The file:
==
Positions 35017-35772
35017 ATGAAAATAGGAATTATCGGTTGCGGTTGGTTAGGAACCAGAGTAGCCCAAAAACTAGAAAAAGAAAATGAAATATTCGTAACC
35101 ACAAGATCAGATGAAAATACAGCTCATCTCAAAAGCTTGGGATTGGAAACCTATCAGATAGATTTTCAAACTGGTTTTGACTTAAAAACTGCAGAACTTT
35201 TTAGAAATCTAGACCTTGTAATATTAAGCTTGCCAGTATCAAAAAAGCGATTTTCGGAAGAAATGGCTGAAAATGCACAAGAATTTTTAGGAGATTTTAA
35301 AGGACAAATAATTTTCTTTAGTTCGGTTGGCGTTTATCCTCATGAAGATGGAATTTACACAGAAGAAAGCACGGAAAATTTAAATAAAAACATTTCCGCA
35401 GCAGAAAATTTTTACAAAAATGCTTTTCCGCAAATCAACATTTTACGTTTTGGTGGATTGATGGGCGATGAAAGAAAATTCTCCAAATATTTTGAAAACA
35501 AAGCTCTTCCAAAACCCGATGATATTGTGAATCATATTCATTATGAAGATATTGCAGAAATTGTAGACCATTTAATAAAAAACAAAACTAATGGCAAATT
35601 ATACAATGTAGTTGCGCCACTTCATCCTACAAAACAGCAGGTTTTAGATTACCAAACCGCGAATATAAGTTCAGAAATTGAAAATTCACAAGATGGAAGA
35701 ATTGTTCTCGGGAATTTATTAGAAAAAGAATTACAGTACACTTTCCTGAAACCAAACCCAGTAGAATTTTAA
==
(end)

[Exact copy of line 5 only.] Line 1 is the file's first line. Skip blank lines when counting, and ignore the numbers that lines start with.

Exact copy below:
35301 AGGACAAATAATTTTCTTTAGTTCGGTTGGCGTTTATCCTCATGAAGATGGAATTTACACAGAAGAAAGCACGGAAAATTTAAATAAAAACATTTCCGCA